Database

How to Setup Metabase and Nginx to proxy traffic on Rocky Linux 9

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Metabase is an open-source business intelligence tool. Metabase lets you ask questions about your data, and displays answers in formats that make sense, whether that’s a bar chart or a detailed table. You can save your questions, and group questions into handsome dashboards.

In this guide, we are going to learn how to run metabase using jar file. We will create a systemd service to manage it and proxy traffic with Nginx.

To run Metabase via a JAR file, you will need to have a Java Runtime Environment (JRE) installed on your system.

Installing Java

Metabase requires that you have Java 8 or higher available on your system. We have run Metabase with both the OpenJDK and Oracle JDK, so feel free to use either. We will use java 11 in this guide.

If Java is not installed in your system, use this command:

sudo dnf install java-11-openjdk

Type y to confirm install when prompted. Once the installation is done, you can confirm the version of java installed using this command:

$ java -version
openjdk version "11.0.16.1" 2022-08-12 LTS

Running Metabase as a jar

Metabase is distributed as a single jar that can be downloaded and run. In this section we will learn how to run it in the command line. First download metabase. I am using version 0.44.3 but feel free to download the version you prefer.

curl -LO https://downloads.metabase.com/v0.44.3/metabase.jar

Next, create a new directory and move the Metabase JAR into it.

sudo mkdir /opt/metabase
sudo mv metabase.jar /opt/metabase

The most basic way of running Metabase is to open up a terminal and use Java to launch the application.

Change into the directory you created then run the JAR from a terminal with:

java -jar metabase.jar

Metabase will start using the default settings. You should see some log entries starting to run in your terminal window showing you the application progress as it starts up. Once Metabase is fully started you’ll see a confirmation such as:

2022-09-28 21:05:56,378 INFO core.QuartzScheduler :: Scheduler MetabaseScheduler_$_unstable-rockysrv1664399143835 started.
2022-09-28 21:05:56,388 INFO metabase.task :: Task scheduler started
2022-09-28 21:05:56,388 INFO metabase.core :: Metabase Initialization COMPLETE

This will launch a Metabase server on port 3000 by default. You can access metabase by navigating to http://<server_ip>:3000.

You can use another port than 3000 by setting the MB_JETTY_PORT environment variable before running the jar.

Note that in the default configuration Metabase will use a local H2 database for storing all its own application data. This default is meant for simple evaluation or personal use. If you want to run Metabase in production the recommended way is to migrate away from H2.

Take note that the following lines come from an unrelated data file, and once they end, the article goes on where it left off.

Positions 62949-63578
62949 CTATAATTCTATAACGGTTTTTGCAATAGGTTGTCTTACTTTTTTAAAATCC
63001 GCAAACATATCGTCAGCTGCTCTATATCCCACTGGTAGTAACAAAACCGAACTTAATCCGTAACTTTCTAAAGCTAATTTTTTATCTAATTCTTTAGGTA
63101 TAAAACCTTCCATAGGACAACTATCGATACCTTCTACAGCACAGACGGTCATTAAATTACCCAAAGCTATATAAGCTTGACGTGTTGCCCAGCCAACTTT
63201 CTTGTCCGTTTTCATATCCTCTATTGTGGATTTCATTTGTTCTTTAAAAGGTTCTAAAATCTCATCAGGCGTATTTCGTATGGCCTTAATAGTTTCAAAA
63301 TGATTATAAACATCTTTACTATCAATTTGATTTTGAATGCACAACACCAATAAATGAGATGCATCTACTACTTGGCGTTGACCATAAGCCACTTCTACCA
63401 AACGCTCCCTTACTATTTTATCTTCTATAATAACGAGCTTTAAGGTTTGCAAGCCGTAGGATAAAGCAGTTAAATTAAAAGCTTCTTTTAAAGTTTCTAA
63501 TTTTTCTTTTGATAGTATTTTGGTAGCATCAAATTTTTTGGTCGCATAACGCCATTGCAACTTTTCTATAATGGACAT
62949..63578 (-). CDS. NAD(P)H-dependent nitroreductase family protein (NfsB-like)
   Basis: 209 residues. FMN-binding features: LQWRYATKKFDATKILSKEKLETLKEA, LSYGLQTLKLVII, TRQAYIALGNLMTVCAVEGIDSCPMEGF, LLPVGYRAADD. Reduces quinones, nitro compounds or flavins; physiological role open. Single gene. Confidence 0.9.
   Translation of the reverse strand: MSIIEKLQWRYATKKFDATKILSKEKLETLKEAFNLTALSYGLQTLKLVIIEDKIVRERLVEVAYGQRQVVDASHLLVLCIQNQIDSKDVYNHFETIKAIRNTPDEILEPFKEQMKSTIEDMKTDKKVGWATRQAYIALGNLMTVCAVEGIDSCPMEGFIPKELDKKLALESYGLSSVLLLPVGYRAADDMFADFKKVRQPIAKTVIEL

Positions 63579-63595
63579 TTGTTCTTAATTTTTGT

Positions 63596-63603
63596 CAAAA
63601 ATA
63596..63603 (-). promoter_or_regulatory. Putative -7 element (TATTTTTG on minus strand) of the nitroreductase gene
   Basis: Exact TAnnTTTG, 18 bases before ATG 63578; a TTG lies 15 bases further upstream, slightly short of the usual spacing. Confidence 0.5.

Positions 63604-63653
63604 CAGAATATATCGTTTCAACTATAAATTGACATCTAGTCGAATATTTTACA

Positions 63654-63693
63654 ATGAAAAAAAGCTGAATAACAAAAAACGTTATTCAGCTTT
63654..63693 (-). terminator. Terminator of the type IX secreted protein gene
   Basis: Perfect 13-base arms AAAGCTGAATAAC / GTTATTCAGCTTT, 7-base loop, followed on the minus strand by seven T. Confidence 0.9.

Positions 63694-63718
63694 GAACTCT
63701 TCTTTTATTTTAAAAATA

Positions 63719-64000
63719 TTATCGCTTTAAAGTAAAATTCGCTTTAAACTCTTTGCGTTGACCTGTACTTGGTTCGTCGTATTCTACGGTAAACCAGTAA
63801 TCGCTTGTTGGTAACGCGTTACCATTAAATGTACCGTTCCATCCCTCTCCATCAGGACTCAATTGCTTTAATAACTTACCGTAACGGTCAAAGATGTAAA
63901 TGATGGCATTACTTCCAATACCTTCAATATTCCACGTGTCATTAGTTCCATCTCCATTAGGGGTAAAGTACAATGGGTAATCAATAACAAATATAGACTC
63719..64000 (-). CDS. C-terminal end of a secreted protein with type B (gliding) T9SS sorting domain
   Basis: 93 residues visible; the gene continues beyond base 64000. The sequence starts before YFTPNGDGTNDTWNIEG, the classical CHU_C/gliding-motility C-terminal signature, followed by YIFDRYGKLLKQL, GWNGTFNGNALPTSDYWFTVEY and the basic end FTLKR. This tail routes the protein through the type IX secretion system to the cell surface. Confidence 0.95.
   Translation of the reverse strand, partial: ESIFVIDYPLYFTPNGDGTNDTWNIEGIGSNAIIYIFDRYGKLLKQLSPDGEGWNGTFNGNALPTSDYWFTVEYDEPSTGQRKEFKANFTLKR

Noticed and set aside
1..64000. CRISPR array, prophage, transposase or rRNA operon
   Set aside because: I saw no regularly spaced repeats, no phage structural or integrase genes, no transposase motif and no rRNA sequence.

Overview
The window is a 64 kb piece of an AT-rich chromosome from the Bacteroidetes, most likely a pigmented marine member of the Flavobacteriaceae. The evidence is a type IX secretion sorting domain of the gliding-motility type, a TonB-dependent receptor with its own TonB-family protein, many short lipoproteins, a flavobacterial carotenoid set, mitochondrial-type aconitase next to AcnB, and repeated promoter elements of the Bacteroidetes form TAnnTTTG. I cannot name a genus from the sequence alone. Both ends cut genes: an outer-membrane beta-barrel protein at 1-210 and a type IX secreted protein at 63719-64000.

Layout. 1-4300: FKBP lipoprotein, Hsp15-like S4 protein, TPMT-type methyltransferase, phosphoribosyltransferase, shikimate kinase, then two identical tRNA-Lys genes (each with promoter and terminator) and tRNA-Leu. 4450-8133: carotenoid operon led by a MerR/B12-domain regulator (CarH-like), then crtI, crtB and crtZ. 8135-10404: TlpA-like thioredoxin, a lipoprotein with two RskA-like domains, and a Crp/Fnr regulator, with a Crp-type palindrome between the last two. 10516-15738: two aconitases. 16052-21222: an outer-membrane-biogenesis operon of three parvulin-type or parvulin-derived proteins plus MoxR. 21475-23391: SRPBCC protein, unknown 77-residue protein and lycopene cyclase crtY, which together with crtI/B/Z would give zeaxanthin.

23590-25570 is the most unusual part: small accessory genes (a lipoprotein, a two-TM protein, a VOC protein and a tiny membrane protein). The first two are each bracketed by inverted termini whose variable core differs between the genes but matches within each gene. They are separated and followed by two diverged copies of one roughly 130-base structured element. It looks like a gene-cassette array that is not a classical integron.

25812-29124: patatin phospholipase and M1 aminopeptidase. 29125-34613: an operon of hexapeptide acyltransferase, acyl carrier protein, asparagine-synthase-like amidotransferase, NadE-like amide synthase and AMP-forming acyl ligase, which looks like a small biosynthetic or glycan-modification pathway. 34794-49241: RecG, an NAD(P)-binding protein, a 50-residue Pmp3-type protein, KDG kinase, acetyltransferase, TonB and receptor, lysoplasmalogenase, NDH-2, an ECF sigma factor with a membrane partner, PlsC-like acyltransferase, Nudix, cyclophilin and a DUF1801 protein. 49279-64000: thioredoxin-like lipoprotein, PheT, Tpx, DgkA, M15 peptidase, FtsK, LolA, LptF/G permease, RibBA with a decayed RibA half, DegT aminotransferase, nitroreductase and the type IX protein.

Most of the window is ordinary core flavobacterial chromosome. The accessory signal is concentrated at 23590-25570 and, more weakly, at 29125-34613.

Setting up Metabase for production

The steps are similar to those steps above with two important differences: if you want to run Metabase in production, you’ll want to:

  • Use a production application database to store your Metabase application data.
  • Run Metabase as a service.

If you’d prefer to use Docker, check out running Metabase on Docker.

Setting up Production Database

Metabase supports a couple of databases. Checkout the databases supported.

In this guide we will demonstrate a postgres example. Before proceeding ensure that you have postgres up and running. If not checkout these guides:

Once postgres is up and running, connect to it then create an empty database:

create database metabase;
create user metabase with encrypted password 'StrongP4$S';
grant all privileges on database metabase to metabase;

You can call your app db whatever you want. And there’s no need to create any tables in that database; Metabase will do that for you. You’ll just need to set environment variables for Metabase to use on startup so Metabase knows how to connect to this database.

Now before starting the app we need to set some environment variables:

export MB_DB_TYPE=postgres
export MB_DB_DBNAME=metabaseappdb
export MB_DB_PORT=5432
export MB_DB_USER=username
export MB_DB_PASS=password
export MB_DB_HOST=localhost
java -jar metabase.jar

The above command would connect Metabase to your Postgres database, metabaseappdb via localhost:5432 with the user account username and password password. If you’re running Metabase as a service, you’ll put these environment variables in a separate configuration file.

Create an unprivileged user to run Metabase with acces to app and logs

For security reasons we want to have Metabase run as an unprivileged user. We will call the user simply metabase. Further we will create the files we will need later for logging and configuration of Metabase, and apply the correct security settings for our unprivileged user.

sudo groupadd -r metabase
sudo useradd -r -s /bin/false -g metabase metabase